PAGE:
The City Council was apprised Monday evening of the problems, and members expressed great frustration at the news and the fact that the city's Public Works department did not inform them earlier.
Nonetheless, the council agreed by a 7-0 vote to increase the construction and design contracts for the library project by $3.7 million. The project now has an estimated price tag of $41 million, though the Mitchell Park redevelopment remains on schedule and well within the budget.
The city's contractor, Flintco Pacific Construction, Inc., requested the change order from the city. Officials from Turner Construction Inc., the city's construction manager, told the council that some of the rising costs could be attributed to details that were missing from the plans at the time that Flintco entered its $24 million bid. The bid was about 25 percent below the city's expectations.
The design plans, created by Group 4 Architects (the firm tasked with designing all three libraries in the bond) specifically did not include any details about the steel that would be needed to support various elements of the building's exterior, including stone cladding and window openings, said Greg Smith, the field supervisor for the project.
"The steel needed is not shown on any plan and is not shown on structural drawings," Smith said.
After realizing that it would need more steel to finish the project, Flincto requested more money. Interim Public Works Director Mike Sartor told the council its approval would "keep the project moving on schedule and to avoid claims down the road."
During the council's hour-and-a-half discussion, Councilman Larry Klein said he's "not happy with where we are" and told Sartor that he should have approached the council earlier and that he should have been more candid.
"We have to be frank with ourselves," Klein said. "We're not doing as well as we expected on this deal."
The council also agreed to increase the "contingency costs" for the project — the costs that are tagged on to the price tag to account for unexpected developments and complications. Initially, the Mitchell Park project carried with it a contingency of 10 percent. The council agreed to raise the contingency cost to 20 percent, short of the 25 percent city staff requested.
City officials had expected the project to fall far below budget because of the tight construction climate. Councilwoman Nancy Shepherd said she was "shocked" by the rising costs.
"Quite frankly, I've been a construction accountant for about 25 years, and I've never seen a 25 percent contingency factor in a construction project — especially of this size," Shepherd said. "I'm deeply concerned."
Meanwhile, the city attorney's office is mulling a claim against Group 4 because of the errors in the design plans. Klein, an attorney, said it seemed like "we have a very serious claim against Group 4." Sartor agreed. He said the firm has "accepted the fact that the plans have problems" and has added staff to address these problems as quickly as possible.
"Whether it's at the level of errors and omissions or not, we have not determined," Sartor told the council.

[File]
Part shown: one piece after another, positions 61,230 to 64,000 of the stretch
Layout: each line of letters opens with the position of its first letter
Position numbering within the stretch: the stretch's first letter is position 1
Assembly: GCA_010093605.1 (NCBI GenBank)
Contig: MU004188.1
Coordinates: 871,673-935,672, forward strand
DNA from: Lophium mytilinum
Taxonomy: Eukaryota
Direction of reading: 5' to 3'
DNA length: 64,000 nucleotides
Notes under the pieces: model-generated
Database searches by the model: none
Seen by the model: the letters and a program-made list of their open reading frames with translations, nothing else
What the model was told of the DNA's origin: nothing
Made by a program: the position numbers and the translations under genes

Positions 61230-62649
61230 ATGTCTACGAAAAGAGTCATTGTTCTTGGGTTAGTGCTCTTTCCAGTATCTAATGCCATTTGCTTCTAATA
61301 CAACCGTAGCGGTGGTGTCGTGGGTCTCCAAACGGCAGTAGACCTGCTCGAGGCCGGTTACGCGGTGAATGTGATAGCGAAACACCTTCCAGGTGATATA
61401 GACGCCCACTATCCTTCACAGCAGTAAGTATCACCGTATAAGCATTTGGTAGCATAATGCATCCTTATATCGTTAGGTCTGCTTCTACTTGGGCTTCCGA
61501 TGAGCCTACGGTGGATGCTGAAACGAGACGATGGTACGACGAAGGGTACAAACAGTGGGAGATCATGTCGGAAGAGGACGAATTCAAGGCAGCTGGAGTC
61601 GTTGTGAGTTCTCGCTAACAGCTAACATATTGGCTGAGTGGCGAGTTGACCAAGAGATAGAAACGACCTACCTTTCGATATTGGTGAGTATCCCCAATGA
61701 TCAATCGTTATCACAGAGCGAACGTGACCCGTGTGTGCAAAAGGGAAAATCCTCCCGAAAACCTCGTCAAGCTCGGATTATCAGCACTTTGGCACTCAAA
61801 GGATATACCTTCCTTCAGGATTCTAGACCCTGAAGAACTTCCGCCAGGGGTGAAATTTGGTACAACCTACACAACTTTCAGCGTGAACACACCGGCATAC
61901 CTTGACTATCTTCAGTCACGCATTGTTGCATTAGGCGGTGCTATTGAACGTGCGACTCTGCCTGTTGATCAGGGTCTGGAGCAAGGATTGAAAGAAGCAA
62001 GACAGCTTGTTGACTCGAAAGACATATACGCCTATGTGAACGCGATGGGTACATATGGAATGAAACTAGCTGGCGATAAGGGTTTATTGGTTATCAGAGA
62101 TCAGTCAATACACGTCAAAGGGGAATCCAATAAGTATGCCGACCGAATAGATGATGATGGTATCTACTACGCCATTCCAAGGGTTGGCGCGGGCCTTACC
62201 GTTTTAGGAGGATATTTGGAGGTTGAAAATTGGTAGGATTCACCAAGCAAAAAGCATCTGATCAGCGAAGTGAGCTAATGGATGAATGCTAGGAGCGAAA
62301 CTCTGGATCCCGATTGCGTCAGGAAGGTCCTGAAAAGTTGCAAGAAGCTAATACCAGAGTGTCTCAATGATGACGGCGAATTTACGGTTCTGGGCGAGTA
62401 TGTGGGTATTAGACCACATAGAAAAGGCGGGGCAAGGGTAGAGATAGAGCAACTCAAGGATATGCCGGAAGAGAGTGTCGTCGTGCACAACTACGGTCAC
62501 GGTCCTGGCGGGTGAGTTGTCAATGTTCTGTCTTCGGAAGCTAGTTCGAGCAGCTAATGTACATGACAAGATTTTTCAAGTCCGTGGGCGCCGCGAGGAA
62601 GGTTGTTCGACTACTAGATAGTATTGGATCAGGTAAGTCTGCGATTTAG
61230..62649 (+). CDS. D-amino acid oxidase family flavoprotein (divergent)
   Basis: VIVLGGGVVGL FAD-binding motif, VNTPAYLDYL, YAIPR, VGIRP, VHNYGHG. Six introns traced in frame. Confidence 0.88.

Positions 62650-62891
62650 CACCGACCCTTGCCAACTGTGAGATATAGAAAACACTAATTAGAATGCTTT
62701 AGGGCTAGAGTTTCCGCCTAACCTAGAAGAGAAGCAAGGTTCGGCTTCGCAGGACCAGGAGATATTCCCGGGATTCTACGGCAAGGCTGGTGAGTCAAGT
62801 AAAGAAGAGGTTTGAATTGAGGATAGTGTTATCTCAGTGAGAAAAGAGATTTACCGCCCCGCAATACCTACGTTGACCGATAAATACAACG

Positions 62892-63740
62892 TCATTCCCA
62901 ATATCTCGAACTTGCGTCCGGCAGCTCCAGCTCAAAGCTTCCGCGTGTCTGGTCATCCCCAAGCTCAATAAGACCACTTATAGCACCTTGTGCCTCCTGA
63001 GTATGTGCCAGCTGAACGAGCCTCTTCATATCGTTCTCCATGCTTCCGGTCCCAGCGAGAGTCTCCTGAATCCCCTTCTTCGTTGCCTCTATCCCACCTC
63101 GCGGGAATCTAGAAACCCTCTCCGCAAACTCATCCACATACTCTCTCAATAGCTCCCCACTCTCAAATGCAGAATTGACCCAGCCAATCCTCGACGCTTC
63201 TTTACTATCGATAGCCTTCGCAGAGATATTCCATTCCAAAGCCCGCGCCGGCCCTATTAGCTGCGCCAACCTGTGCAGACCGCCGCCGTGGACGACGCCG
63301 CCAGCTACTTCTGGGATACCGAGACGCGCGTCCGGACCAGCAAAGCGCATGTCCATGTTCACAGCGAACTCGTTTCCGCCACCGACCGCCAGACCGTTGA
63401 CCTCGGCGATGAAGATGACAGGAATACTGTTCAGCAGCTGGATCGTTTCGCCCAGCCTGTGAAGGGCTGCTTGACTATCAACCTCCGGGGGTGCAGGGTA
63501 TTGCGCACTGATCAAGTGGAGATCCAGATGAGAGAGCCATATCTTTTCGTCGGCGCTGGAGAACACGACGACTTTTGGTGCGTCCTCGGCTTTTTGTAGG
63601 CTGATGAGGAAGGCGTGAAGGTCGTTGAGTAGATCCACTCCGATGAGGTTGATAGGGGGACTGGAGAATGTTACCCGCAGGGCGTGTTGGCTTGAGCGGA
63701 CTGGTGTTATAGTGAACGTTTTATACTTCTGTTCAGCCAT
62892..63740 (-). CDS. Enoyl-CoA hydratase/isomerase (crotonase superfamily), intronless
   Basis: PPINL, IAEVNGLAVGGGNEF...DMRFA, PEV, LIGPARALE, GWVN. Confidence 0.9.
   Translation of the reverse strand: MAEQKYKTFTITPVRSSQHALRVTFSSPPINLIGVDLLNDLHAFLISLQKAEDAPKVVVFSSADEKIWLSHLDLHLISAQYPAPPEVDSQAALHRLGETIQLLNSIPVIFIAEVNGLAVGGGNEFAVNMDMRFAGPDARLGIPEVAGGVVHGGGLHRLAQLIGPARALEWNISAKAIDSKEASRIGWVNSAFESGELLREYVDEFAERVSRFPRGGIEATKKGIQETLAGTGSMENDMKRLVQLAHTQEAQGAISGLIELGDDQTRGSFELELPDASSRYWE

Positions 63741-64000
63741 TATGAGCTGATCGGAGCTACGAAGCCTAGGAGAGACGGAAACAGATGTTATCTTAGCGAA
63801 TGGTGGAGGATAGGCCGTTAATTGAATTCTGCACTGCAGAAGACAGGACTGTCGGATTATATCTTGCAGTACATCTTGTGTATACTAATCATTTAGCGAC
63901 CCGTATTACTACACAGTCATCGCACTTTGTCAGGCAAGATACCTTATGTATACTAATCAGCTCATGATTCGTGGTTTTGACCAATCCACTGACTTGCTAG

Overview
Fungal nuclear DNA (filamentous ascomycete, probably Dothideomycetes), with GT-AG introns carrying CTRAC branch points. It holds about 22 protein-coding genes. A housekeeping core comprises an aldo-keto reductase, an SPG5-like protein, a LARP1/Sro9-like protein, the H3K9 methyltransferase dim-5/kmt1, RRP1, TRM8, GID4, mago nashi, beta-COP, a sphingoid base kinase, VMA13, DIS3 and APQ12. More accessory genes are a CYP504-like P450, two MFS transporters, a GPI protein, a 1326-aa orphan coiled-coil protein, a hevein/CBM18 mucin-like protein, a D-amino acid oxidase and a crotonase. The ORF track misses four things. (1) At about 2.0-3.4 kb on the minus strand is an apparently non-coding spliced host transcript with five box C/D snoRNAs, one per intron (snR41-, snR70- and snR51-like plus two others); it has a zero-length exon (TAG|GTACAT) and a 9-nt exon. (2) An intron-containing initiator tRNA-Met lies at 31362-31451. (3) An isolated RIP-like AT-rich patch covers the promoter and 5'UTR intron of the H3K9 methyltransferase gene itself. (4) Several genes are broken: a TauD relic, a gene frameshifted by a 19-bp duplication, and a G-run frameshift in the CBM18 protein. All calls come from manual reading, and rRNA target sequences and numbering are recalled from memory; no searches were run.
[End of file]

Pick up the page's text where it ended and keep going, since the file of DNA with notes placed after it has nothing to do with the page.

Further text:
Group 4 did not return a request for comment.
In approving the change order, the council tacked on a series of conditions strengthening its oversight of the project. The council directed staff to provide monthly reports on all change orders and asked City Attorney Molly Stump to provide monthly reports regarding potential claims the city should file against Group 4 or other contractors working on the Mitchell Park project.
"We have to exercise a lot more oversight into what's going on to make sure the city is getting its money's worth and that we're being sufficiently aggressive," said Klein, who crafted the motion with the added oversight provisions. "If Flintco thought they'd be able to recoup their low bid just by putting in change orders, one of our answers will be that we won't let them do that unless where it's appropriate."
Stump told the Weekly Tuesday that her office is reviewing the roles of the various contractors to determine whether the city should file any claims.
Though errors in the design plans contributed to the rising cost, Flintco's low bid also played a part, Sartor said. The construction climate had prompted contractors to submit low bids and then look for ways to raise costs.
"This contractor and other contractors we've been working with in the last couple of years really squeezed every opportunity they can to identify potential changes," Sartor said.
The city has received about $4 million in change-order requests from contractors, Smith said, and has settled requests totaling about $1.25 million.
The explanation did not entirely satisfy Councilman Pat Burt, who said he's concerned whether "we've been gamed and how aggressively we're willing to push back on a contractor who it seems like they low-balled us and they're coming back with change orders that on a fixed bid shouldn't be that big."
Sartor assured the council that he does not expect any other major additions to the contract. Staff, he said, does not take the contract adjustments lightly. He told the council he was "freaked out" about the latest changes, but said he is confident the increased contingency would be sufficient to pay for the project and to complete the project by fall of 2012.
"There's a lot riding on this project, particularly considering future potential bond elections," Sartor said.
The Mitchell Park Library and Community Center is one of three library projects funded by a bond voters passed in 2008. The Downtown Library was renovated and reopened in July, while the renovation of the Main Library is scheduled to begin once the new Mitchell Park Library reopens.
SEE MORE ONLINE
View a live video feed of the construction at www.cityofpaloalto.org.